Then there are all those members of the international community who are quietly thinking what United Nations Secretary General Antonio Guterres dared to say aloud last week – that Hamas’ brutal attack on October 7, which left close to a thousand civilians and hundreds of military and security personnel dead, “did not happen in a vacuum.” He was, of course, hinting at Israel’s longstanding, UN-recognized oppression of civilians in Gaza. His statement begs yet another question: Is Hamas really a global threat? Or is it just Israel’s problem?

Anti-Israel unrest has reverberated outside of the immediate conflict zone, including in Western Europe and the US, but these protests have nothing to do with Hamas. Instead, citizens elsewhere in the world are merely reacting to perceived injustices, particularly in light of what they consider to be an overwhelmingly pro-Israel bias on the part of the Western establishment, which initially and drastically minimized concerns over the protection of Palestinian civilians. So any global action against Hamas seems futile.

The anti-IS coalition targeted the terror group’s propaganda, with its website stating that IS’ “use of social media tied to acts of terrorism is well-documented. In response, Coalition partners are working together to expose the falsehoods that lie at the heart” of its ideology. They’re free to do that, but why bother when there’s already open debate among those who have the opportunity to see reports from the ground and assess the situation for themselves? Governments can’t be trusted not to promote their own propaganda under the guise of combating it – all to secure an advantage for their preferred narrative.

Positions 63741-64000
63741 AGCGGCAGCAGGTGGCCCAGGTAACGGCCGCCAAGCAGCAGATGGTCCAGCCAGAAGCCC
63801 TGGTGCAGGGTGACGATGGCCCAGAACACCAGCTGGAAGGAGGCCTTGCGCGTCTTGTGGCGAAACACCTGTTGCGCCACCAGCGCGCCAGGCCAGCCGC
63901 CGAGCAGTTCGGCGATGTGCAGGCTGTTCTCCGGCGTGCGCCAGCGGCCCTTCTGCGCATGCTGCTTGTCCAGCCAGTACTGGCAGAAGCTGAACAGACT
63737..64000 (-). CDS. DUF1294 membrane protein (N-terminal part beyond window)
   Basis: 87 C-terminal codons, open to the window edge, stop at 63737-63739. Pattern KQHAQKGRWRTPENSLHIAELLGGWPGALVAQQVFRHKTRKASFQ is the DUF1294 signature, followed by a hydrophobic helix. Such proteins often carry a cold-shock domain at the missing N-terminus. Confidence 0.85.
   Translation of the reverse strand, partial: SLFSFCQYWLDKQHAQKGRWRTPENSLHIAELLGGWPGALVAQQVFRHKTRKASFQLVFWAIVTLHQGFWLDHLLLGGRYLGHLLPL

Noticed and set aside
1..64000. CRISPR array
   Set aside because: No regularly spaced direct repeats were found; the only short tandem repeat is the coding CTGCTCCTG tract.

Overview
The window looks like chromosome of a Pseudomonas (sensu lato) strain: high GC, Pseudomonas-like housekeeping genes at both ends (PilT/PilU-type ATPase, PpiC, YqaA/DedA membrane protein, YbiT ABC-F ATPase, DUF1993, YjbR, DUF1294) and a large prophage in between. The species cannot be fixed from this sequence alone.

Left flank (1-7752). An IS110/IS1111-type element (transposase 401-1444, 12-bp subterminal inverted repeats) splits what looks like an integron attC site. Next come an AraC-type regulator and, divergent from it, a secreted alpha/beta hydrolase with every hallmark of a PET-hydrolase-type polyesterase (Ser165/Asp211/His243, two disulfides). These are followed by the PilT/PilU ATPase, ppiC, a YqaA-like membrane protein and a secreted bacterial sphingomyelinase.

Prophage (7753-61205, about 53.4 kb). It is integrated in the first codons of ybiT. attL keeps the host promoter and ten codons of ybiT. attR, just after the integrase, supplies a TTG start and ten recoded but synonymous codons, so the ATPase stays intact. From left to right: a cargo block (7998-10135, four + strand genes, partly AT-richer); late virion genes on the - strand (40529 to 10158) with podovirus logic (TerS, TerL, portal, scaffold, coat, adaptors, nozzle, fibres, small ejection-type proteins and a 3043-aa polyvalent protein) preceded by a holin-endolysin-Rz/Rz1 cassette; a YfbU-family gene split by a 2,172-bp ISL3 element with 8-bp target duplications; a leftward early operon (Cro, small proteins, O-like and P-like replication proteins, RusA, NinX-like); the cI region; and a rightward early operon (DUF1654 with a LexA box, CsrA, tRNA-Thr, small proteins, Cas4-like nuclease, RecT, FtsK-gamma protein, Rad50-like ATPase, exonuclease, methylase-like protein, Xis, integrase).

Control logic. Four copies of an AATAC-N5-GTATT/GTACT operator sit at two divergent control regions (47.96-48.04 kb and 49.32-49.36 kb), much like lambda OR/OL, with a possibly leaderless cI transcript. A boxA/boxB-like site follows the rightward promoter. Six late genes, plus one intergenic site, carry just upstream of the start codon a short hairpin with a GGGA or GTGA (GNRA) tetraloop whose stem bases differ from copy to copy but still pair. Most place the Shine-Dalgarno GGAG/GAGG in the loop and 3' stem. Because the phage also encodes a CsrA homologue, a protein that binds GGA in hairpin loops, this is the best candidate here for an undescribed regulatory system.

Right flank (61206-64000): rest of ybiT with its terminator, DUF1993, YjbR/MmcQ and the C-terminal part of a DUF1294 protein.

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Just consider the recent example of propaganda emitted by one of the self-styled gatekeepers of truth: European Commission President Ursula von der Leyen. “Russia and Hamas are alike… their essence is the same,” she said. Nah, actually they aren’t the same at all. And not even Israel has been saying that, but still, “Vladimir Putin wants to wipe Ukraine from the map. Hamas, supported by Iran, wants to wipe Israel from the map,” von der Leyen explained. Besides the hot take on Putin’s intentions regarding Ukraine, that’s like saying that since Warren Buffet has a bank account, and I have a bank account, then I’m also a billionaire. This is exactly the kind of nonsense that Western anti-propaganda campaigns end up spewing.

The anti-IS coalition was made to tackle IS. If that’s no longer an issue, then just toss it in the trash. How many interventionist entities does the West need to spearhead, anyway? There are already more than enough vehicles and coordination mechanisms for intelligence sharing, propagandizing, and security operations. Besides, there’s no proof that better intelligence could have helped Israel when Egyptian and American officials have claimed that Netanyahu had warning of the impending Hamas attack. About the only thing that more useless Western-led bureaucracy would help is the West’s own hunger for more of it.

The statements, views and opinions expressed in this column are solely those of the author and do not necessarily represent those of RT.